Jeremy Sherr

Jeremy Sherr (bio) has published provings of Scorpion, Chocolate, and Hydrogen that are appreciated as valuable additions to our homeopathic literature.

Through his Dynamis School he offers superior education in homeopathy.

Section 3

AH - You are the faculty at your school?

JS
I'm it, and I run it as a democratic dictatorship. And it works! That means I listen to what everybody says, and make the decision. That works just fine.

Growing bigger would mean needing a big organization, and then you have a committee. The moment you've got a committee, that's the beginning of the end. They say a camel is a horse designed by committee!

AH - What's changed for you in the past five years?

JS
If I look back at six, seven years ago, I was more dogmatic then, more rigid. I've learned to loosen up a lot. I have my system that works for the majority of cases, but for other cases I have to use other approaches.

We have to know how to use a bit of right brain and a bit of intuition on top of a logical structure. "Dynamic" means okay, you've thought of a remedy, fine, but don't hold on to it, be flexible, let it go. You take the case, and at the end of the case, maybe you've got a remedy in your mind, but be able to let it go.

Like when you meditate. You should be able to meditate, and a thought will come into your head - it's not that you should have no thoughts in your head, but you should let the thoughts go through.

If you've got the concept of "as if one person", you've got everything, because that's what holistic medicine works on. That works for understanding one case, it works for understanding epidemics, it works for understanding rubrics, it works for understanding miasms.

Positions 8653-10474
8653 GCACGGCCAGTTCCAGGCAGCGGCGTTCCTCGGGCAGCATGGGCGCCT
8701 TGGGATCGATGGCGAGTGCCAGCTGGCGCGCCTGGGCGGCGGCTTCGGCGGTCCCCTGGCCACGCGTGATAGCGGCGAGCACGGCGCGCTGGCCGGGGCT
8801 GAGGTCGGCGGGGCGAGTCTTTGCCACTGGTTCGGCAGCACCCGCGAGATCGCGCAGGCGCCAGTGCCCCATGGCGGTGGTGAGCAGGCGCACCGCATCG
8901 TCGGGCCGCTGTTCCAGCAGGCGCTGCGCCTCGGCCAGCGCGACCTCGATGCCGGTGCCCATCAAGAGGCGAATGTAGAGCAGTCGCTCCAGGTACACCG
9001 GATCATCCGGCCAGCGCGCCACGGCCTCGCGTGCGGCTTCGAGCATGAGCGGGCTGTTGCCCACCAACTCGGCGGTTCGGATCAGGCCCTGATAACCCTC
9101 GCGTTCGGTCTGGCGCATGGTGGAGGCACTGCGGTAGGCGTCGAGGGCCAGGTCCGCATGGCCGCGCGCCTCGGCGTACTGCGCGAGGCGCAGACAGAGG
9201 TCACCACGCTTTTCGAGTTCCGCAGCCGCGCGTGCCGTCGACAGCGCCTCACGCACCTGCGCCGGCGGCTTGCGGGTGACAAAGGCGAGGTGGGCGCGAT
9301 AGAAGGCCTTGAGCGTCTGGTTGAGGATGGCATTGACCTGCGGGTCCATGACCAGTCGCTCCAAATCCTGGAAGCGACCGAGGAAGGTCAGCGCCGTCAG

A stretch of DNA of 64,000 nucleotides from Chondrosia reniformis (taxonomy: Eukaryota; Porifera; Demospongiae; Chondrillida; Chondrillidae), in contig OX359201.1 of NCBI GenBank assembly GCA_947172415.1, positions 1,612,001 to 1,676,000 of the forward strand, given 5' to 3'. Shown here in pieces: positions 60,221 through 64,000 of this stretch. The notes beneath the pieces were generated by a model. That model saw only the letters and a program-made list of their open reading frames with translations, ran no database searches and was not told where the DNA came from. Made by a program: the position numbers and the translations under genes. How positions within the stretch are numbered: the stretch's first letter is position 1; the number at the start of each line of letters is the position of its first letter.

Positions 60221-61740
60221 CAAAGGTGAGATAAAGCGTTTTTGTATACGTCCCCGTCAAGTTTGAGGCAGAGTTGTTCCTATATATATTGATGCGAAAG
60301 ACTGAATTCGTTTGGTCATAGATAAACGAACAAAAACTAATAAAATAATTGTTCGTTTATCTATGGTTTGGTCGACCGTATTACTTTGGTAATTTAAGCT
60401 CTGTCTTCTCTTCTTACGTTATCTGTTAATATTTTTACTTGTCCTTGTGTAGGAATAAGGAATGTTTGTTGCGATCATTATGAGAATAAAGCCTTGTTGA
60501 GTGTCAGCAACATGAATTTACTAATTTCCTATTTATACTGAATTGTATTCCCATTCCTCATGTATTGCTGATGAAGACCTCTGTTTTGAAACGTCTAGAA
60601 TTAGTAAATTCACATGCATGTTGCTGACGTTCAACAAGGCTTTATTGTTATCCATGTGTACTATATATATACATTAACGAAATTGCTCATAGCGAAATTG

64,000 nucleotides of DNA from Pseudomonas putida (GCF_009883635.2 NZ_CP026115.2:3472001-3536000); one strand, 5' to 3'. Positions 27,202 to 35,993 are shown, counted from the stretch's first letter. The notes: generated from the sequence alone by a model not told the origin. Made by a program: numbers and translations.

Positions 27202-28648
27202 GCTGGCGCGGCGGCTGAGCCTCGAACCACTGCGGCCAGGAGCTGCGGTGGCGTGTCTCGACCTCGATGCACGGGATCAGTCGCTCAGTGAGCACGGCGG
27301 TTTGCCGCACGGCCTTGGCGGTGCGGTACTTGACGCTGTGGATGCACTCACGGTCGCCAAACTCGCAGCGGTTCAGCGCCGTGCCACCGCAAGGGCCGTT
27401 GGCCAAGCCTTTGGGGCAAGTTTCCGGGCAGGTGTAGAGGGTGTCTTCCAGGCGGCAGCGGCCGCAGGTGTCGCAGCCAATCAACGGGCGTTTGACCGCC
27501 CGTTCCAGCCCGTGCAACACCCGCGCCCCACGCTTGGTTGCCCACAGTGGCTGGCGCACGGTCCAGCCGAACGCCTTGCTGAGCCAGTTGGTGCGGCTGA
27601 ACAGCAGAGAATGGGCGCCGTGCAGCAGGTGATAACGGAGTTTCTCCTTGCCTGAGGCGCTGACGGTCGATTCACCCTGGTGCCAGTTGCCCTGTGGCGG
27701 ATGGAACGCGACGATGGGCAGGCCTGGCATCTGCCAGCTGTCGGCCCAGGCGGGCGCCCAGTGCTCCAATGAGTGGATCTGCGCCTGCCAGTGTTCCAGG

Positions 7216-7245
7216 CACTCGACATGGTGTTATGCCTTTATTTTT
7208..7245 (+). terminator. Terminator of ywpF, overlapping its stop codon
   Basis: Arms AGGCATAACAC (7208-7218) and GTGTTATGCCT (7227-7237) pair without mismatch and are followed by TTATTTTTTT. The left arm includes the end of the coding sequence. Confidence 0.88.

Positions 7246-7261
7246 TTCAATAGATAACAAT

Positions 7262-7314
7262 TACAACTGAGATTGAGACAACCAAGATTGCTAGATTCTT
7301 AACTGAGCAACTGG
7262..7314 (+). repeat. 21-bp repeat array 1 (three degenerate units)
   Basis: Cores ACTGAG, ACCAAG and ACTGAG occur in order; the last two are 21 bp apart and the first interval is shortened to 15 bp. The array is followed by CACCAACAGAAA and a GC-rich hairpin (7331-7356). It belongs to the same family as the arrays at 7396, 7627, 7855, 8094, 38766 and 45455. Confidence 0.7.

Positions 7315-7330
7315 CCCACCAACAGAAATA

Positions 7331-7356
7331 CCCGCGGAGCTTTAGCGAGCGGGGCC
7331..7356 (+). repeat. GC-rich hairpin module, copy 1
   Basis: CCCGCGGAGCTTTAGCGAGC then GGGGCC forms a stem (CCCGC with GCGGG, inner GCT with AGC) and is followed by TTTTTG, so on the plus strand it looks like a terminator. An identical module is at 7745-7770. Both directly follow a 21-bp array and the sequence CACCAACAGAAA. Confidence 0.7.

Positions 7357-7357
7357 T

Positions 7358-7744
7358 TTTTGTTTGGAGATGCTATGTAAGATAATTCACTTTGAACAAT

Another problem is that a lot of homeopaths base all their prescriptions all on the mind these days. The mind is the most wonderful, interesting part in the human being, the most fascinating part, but also the trickiest part - I often say, "the mind is a minefield".

That's where people go wrong, especially students, because they want to do the fancy footwork, but it's difficult. One has to play scales for many years before the jam session. You take envy and it might be jealousy, you take selfish, it might be egotistic, you take indifference to children, it might be aversion to the family.

If you look at the Mind section of the repertory, or the delusion section, you don't even find all the remedies there, not a quarter of them. So you're immediately at a disadvantage.

Kent started most of his lectures on materia medica with the generals; then he went to the mentals. When you start in on the generals, you know you're on firm footing. Every student should know how to work the Boenninghausen method.

Today, with computers, it's much easier to work this method. That means you take five good generals, and you bake a cake.

You put in the eggs, you put in the butter, you put in the flour, you put in the sugar, you add fruits and nuts, and you've got your cake. Only then do you go for the fancy icing, keynotes, delusions and other SRP's.